I went home and got comfortable on our couch. Sure enough I was beginning to have more of these electric, quick cramps at random. I text my husband, “I think today is the day. I am starting to have contractions. Don’t worry, they aren’t close together.” I’m not sure what Gary was up to, but he was probably farming and out and about.
Gary and I knew that our plan was to have me wait it out at home as long as possible to keep me comfortable. I downloaded an app on my phone to time my contractions. They were still quite random (this is a theme). I sat out on our back porch, in my trusty gravity chair (the best piece of furniture ever for a large preggo) and I calmly waited. Around 8 PM, we knew we were closing in on our last moments as just two the of us. I asked Gary to go get us some ice cream from Shirley’s Twin Kiss. He didn’t believe me. Gary sometimes needs to be reminded that there are no rules in life, except for the ones that we create for ourselves. I smiled at him and reminded him that I was about to make one hell of a sacrifice, and if I wanted vanilla soft serve with sprinkles… in the grand scheme, that would be a pretty modest request. So we had our last date together, on our back porch, imagining life as three instead of two.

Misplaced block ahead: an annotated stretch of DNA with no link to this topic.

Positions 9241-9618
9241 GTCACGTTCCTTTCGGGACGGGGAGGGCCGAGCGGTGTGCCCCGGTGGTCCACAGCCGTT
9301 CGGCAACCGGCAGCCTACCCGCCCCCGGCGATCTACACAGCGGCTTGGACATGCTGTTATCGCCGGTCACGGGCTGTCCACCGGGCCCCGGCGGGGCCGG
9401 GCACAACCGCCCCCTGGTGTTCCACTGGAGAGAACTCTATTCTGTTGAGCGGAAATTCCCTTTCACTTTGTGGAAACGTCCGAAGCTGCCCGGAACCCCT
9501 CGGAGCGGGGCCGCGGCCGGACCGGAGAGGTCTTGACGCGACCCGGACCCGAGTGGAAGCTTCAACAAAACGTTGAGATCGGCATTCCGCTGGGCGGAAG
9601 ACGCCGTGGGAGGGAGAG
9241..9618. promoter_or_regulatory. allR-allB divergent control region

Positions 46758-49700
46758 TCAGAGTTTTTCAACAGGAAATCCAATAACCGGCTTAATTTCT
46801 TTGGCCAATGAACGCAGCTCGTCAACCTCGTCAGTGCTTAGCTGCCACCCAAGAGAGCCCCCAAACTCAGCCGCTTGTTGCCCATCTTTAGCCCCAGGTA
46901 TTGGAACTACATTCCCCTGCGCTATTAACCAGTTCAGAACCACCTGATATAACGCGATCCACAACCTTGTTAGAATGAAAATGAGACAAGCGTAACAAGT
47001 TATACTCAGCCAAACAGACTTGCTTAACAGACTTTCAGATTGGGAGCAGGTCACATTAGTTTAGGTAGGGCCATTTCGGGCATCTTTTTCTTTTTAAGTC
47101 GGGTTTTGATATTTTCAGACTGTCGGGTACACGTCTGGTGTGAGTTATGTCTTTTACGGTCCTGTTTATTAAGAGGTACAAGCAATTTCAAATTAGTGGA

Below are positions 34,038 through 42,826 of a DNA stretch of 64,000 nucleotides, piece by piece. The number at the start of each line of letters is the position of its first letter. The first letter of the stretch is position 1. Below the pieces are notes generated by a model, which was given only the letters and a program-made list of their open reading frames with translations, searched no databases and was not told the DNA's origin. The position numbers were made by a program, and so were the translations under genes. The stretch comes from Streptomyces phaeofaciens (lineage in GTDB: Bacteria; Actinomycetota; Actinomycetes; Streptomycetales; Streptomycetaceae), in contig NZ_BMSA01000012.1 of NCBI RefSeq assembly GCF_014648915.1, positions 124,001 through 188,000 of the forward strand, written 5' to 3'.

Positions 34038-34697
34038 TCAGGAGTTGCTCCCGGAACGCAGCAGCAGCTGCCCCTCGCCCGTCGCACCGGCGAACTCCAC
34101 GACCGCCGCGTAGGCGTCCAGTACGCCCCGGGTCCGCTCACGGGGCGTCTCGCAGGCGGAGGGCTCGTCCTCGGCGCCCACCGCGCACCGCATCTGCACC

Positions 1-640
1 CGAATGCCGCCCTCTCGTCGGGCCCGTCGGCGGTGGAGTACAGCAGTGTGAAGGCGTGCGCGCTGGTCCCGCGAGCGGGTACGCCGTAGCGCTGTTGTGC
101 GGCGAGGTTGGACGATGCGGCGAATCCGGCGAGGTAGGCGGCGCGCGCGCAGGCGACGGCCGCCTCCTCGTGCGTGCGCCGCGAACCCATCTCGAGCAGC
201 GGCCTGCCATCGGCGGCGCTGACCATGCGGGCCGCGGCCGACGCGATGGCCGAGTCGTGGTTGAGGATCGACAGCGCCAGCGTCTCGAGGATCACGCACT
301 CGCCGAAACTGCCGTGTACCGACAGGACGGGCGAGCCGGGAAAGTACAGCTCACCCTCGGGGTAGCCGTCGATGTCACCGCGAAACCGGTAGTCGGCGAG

These were taken around 8:30 PM. Upon eating our ice cream, we packed up our GMC Sierra and headed North to the hospital where I would deliver our son the following afternoon.
Gary and I decided in October, of the previous year, that we were ready to risk it all and become parents. We had been planning for that moment for a couple of years. I bought a new truck, that we felt would be safe for hauling a child in. Gary worked extra long hours on the road to create a nest egg for renovations to our farm house. I, despite having a bad back, tried my best to be in good shape and eliminate as much toxicity from my life as possible.
In October of 2017, we decided we would never be completely ready, but we were ready enough.
Now, I know what I am about to say will be hard words for some to read, but please know that we (Gary and I) both know that WE ARE very privileged and blessed. We pretty much became pregnant on our first try. Ironically, shortly after Halloween (which was pretty epic) we were laying in bed. I looked at my husband and said, “I think I’m pregnant.” Which, let’s be honest, I had said many other times. But on this morning I had this flutter of possibility in my gut. I knew that with Gary being home (which he never was) that I should take a test. I went downstairs took the test and waited. It was positive. I quietly tip-toed upstairs, crawled back in bed and said to my husband, “I’m pregnant.” We smiled and spent the morning cuddled up in bed dwelling in all of the possibilities.